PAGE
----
Everyday Early Intervention: Technology Is Everywhere

cartoon of child and media player

Technology is a part of everyday life. It can also be a valuable tool for early intervention (EI) teams to use to share information and progress. Infants and toddlers learn more from interacting with their caregivers and the important people in their lives, such as siblings, friends, and other family members, than they can from technology alone. However, using technology side by side can promote learning and development. Here are some areas where using developmentally appropriate technology in your daily routines can help your child learn:

Motor Skills

Encourage your child to move and dance to music played on a tablet or other device. Record videos of your child’s crawling, walking, or other motor skills to share information or questions about your child’s progress with your EI team. Children also can develop hand-eye coordination and finger strength as they use simple technological elements such as buttons and switches.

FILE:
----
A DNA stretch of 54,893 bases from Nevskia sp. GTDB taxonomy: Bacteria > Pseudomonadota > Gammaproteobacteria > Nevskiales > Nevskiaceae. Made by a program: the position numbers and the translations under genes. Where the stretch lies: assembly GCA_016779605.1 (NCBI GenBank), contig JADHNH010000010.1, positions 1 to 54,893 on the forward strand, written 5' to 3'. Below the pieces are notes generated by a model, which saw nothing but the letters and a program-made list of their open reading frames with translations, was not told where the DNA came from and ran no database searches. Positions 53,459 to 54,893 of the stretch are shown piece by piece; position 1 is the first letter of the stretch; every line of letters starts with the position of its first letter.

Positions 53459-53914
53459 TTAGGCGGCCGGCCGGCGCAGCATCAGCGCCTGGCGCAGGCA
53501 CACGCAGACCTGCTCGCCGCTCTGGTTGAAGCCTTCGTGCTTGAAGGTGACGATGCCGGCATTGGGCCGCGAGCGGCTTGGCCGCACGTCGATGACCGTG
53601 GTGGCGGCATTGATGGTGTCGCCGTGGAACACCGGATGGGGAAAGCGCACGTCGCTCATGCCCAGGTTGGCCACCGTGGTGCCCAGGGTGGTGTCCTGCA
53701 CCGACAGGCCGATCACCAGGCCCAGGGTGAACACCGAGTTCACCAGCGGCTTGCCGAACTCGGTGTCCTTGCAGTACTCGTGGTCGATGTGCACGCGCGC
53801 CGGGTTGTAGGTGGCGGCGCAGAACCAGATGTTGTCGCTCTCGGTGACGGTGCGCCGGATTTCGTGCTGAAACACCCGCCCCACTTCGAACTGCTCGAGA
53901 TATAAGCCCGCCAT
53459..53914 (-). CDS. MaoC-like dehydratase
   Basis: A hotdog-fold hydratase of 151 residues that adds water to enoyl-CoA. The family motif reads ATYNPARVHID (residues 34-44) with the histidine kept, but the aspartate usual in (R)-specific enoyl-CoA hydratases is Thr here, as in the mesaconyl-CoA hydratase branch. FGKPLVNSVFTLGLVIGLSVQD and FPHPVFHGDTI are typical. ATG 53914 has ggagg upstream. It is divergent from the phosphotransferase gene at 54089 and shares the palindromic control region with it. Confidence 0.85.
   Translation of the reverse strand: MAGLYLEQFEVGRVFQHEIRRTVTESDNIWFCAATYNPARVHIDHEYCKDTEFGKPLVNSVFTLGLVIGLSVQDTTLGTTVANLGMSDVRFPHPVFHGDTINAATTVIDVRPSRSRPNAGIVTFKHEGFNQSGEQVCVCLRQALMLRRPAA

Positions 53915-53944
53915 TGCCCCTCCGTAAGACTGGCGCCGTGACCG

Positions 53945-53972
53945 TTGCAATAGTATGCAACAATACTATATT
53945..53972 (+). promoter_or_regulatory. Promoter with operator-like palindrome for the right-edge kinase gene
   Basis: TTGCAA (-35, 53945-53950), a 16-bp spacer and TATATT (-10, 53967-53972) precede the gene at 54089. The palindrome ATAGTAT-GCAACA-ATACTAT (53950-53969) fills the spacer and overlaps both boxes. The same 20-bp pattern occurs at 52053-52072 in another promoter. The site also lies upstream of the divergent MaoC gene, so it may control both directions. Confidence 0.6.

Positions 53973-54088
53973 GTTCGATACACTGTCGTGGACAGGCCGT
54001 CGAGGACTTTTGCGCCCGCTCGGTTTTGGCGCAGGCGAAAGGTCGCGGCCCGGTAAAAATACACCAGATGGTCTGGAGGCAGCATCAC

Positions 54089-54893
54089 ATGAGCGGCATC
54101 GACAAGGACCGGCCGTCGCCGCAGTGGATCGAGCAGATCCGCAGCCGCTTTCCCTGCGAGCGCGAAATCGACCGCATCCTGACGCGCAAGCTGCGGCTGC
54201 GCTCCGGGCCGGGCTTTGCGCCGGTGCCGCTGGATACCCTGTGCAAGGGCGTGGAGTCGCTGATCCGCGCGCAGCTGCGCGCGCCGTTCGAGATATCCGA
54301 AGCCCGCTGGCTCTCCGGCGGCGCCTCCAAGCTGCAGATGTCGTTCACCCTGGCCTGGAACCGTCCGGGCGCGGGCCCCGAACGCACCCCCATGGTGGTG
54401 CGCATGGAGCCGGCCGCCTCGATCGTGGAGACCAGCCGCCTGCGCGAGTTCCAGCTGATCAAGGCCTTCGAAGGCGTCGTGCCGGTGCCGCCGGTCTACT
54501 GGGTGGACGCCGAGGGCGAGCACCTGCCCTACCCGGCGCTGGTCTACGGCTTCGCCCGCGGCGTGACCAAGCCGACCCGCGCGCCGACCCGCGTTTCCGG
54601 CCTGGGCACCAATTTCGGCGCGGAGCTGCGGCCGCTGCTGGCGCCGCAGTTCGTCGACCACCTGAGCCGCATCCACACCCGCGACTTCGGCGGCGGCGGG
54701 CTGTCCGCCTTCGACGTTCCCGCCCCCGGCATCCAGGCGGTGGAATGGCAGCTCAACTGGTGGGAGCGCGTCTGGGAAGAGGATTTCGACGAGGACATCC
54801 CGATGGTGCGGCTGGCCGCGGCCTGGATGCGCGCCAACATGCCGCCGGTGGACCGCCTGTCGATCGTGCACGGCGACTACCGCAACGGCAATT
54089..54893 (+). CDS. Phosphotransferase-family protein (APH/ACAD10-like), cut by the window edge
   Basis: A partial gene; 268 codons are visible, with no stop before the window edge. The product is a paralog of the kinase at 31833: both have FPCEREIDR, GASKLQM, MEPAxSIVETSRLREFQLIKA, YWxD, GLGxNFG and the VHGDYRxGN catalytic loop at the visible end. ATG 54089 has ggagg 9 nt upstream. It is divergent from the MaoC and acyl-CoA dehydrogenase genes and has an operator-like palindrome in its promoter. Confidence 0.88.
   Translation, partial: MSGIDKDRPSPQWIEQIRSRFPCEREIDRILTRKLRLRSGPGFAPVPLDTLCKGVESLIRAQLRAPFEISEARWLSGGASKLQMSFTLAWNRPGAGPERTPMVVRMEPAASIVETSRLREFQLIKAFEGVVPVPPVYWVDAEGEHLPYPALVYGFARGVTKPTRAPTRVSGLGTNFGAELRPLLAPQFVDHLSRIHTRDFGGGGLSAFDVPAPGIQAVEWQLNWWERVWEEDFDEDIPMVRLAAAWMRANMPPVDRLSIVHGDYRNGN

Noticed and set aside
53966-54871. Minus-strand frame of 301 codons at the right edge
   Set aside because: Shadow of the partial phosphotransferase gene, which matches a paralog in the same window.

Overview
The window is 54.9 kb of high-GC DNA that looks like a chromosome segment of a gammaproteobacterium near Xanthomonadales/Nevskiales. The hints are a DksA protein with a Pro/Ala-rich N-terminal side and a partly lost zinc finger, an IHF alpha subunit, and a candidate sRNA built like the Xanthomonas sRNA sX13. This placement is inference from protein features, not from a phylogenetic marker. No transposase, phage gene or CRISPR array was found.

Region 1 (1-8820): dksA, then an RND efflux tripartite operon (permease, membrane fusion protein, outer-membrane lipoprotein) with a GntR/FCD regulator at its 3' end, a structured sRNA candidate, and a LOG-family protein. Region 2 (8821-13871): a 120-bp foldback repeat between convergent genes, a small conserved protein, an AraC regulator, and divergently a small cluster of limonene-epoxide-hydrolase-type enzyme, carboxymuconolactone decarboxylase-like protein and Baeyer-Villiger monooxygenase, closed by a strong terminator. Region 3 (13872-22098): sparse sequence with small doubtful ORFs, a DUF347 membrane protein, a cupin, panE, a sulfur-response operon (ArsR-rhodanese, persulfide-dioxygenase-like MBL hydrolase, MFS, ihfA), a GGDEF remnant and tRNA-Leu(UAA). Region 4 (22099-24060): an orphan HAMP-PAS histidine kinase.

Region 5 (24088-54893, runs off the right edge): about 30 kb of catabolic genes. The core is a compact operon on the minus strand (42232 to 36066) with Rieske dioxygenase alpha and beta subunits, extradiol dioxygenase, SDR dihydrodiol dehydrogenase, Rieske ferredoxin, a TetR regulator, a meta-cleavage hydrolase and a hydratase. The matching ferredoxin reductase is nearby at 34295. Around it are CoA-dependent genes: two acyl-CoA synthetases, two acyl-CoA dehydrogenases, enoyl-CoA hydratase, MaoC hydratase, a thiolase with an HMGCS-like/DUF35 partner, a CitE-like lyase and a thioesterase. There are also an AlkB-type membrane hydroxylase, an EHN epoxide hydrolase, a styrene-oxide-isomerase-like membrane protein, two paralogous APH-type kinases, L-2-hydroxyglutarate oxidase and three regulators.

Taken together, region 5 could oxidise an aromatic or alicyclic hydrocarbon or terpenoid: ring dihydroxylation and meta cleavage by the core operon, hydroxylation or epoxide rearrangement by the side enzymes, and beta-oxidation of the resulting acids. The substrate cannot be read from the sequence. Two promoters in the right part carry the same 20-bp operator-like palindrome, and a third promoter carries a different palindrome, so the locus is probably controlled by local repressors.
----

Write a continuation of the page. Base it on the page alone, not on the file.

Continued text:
Social-Emotional, Language, and Cognitive Skills

Young children love to see pictures of familiar people, places, and things. Look at photos and videos together and talk about them. Encourage children to name what they see and tell simple stories about the photos. Look for eBook versions of picture books with interactive elements. Picture communication apps can support your child’s communication skills.

Adaptive Skills

Encourage your child to use technology elements that are part of everyday life such as elevator buttons, drinking fountains, hand driers, and automatic doors with switches.  While seemingly simple, these elements provide opportunities to discuss how the items work. It also introduces children to concepts such as cause and effect and lets them practice following directions.

Managing Challenging Behavior

Use a stopwatch or visual timer app on your device to help your child know when an activity is about to end. You might try apps on a mobile device to create a checklist or picture schedule that will help your child know what is going to happen. Your child can help check off each item on the list or stop the timer’s sound to help with the transition to the next activity.

Publication date: 2019